Blog Time of Use Rates: How to Avoid
What Time-Of-Use Billing Means for You
Our world has changed drastically in the past few months. As a result of the COVID-19 pandemic many people are now experiencing work from home and home schooling for the first time. With the constant use of the internet for both work and school, many customers are seeing a drastic increase in their electricity bills. Different utility companies have different billing structures, and time-of-use billing can be one of the most expensive during these times.
If you have heard of “surge pricing” for ride-sharing apps like Uber and Lyft, then you have a good idea of what time-of-use billing is. When the demand is higher for electricity, the utility company will charge you more per watt for the energy you consume. In the days before COVID-19 most people worked from an office and sent their kids off to school, this meant that electrical consumption was lower during the day and higher in the evening. What time-of-use billing was designed to do was drive down consumption during these “peak” times to relieve the strain on the over-taxed and outdated electrical grid. In addition to charging more during “peak” hours, many time-of-use billing structures will also charge more during summer hours when energy use spikes during the day when children are home and air-conditions are running full blast. What all of this adds up to is increased cost for electricity for the average household.
The best example of active time-of-use billing in Colorado is currently employed through Fort Collins Utilities in northern Colorado. As of October 1st, 2018, Fort Collins Utilities now charges their customers up to 3 times more for the electricity they use during “peak” hours. During off-peak hours, FCU customers are charged approximately $.07 a kilowatt hour, but during on-peak hours that same energy usage will cost you $.26 per kilowatt hour. Since this is the time most people use their energy, most customers saw an increase in their bill of up to 30% during these on-peak hours. FCU is not the only utility company using time-of-use billing. Here in Colorado IREA, PVREA and United power have already begun testing time-of-use billing, and Xcel energy will go to time-of-use billing for it’s customers in 2021.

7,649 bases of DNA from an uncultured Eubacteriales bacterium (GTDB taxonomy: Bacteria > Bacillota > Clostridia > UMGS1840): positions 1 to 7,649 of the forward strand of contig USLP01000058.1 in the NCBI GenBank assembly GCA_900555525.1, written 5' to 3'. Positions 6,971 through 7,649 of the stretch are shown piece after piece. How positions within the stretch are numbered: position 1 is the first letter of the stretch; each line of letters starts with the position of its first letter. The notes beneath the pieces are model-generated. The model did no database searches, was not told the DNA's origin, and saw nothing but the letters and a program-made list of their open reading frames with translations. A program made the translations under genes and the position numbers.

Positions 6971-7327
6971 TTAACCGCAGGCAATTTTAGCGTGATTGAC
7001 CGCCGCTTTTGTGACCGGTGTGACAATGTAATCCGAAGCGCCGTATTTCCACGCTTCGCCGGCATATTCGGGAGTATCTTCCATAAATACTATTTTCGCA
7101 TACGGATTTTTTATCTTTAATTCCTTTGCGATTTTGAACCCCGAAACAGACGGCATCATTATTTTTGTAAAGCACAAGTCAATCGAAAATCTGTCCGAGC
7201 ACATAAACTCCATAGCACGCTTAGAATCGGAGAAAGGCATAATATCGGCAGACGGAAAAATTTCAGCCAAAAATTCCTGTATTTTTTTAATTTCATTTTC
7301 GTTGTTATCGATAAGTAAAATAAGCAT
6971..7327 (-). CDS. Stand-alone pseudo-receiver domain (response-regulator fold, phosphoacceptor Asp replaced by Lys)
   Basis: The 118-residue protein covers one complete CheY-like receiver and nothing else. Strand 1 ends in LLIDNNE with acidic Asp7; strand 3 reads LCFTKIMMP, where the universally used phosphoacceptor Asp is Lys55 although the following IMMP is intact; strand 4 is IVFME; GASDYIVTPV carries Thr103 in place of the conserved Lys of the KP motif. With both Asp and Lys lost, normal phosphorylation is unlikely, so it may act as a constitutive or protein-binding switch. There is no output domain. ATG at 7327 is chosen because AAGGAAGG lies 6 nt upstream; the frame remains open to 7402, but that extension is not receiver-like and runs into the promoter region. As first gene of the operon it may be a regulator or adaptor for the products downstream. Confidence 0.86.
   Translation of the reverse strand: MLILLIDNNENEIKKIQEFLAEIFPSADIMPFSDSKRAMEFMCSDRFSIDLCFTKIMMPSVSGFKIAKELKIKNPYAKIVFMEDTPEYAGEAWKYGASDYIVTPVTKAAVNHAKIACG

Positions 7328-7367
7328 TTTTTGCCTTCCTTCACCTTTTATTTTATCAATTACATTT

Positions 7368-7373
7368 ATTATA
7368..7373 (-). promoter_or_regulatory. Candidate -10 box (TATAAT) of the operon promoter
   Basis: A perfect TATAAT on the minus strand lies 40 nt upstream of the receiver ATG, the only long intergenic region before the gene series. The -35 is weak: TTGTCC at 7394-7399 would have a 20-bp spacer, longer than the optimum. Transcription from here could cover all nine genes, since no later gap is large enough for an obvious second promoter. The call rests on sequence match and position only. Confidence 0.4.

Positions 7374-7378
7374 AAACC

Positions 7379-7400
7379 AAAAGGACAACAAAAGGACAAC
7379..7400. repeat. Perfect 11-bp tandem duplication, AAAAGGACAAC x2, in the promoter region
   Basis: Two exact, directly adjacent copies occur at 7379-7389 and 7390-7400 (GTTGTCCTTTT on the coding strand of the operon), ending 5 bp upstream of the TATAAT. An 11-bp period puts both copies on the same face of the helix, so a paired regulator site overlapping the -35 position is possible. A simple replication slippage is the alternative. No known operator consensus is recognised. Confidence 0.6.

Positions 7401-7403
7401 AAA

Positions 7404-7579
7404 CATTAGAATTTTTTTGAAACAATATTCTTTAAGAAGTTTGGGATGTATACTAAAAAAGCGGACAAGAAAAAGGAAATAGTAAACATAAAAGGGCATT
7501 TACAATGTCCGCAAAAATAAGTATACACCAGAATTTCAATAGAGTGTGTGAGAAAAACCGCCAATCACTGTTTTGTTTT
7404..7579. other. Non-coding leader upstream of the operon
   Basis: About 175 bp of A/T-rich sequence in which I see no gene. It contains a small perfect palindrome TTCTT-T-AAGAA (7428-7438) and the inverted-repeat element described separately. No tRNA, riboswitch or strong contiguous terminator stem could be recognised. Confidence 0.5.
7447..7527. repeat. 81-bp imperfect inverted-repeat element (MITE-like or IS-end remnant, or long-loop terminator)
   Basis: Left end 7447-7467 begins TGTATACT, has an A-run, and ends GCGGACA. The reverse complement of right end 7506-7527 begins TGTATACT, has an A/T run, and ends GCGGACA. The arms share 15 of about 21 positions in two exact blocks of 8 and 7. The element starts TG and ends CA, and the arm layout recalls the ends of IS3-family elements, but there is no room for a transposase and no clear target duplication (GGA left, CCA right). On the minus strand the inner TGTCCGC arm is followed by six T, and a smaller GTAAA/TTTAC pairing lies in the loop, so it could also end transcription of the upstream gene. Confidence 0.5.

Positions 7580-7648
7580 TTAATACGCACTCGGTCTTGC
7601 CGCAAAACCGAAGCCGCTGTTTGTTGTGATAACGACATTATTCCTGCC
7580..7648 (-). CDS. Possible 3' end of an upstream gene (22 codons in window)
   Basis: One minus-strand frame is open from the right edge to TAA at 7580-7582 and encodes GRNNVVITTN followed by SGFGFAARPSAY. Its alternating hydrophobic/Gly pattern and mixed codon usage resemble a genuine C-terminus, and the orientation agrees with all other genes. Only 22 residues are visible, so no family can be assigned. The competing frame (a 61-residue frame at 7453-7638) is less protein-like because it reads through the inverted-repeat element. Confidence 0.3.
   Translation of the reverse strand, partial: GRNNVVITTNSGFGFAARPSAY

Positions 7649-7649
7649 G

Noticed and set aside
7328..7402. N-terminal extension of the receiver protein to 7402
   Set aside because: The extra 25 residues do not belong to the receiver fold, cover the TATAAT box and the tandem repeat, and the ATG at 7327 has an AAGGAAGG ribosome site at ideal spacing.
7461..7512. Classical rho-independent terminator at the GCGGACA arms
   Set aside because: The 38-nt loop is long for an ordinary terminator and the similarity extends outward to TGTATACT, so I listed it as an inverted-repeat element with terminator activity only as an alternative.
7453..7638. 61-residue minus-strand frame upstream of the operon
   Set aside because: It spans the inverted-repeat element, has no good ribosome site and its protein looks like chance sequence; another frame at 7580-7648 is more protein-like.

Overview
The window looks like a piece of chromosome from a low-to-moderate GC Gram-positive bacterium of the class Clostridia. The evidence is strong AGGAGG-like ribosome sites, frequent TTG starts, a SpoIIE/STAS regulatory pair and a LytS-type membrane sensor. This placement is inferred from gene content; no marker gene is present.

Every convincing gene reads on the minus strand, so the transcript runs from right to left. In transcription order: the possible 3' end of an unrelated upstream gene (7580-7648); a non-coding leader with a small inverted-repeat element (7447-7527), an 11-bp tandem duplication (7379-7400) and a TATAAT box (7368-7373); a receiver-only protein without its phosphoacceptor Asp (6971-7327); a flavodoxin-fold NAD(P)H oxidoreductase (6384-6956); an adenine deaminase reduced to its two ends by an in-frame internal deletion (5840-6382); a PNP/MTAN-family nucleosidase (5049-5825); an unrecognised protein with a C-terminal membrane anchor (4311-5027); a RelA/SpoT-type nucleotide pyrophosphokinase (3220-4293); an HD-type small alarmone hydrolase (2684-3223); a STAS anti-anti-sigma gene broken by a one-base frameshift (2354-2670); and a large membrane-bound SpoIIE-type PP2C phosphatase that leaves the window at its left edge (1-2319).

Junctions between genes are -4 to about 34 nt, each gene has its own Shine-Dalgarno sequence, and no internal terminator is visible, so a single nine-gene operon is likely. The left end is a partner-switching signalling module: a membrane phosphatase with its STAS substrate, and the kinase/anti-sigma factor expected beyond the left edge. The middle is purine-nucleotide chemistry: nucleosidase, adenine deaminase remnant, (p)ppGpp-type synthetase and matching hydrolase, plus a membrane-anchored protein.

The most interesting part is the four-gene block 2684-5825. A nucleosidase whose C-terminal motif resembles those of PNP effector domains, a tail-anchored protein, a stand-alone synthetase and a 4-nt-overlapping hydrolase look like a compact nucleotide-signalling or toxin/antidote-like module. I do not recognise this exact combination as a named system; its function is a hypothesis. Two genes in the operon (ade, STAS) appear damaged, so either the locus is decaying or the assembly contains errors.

So what can you do if/when your utility company switches to time-of-use billing? The first suggestion is always to do what you can to lower your electrical consumption during “peak” hours. A couple suggestions from Fort Collins Utilities include doing laundry or running your dishwasher in the morning instead of the evenings. Switching to LED light bulbs is another great way to lower your over all consumption along with installing energy-efficient appliances. You can find more information about the average electrical consumption for appliances in your home by clicking here.
One of the best ways to take control of your electrical bill and avoid additional rate hikes is to install a PV Solar plus backup battery system on your home. Going Solar has many great benefits for the average homeowner, however it can be even more beneficial for customers on time-of-use billing rates. The biggest reason Solar can help with time-of-use billing is that you can be using the electricity created by you own power system during “peak” hours. The sun is the strongest during the afternoon and early evening hours, this is when most “peak” hours are charged. With an added storage system, you can capture all the energy you do not use and store it for when you need it later on, thus avoiding the 30% rate hikes during time-of-use hours.
Get ahead of the upcoming rate hikes and billing changes coming to your area by finding out more about how a Solar + Storage system can benefit you!
Click Here for a free consultation with our Solar Experts.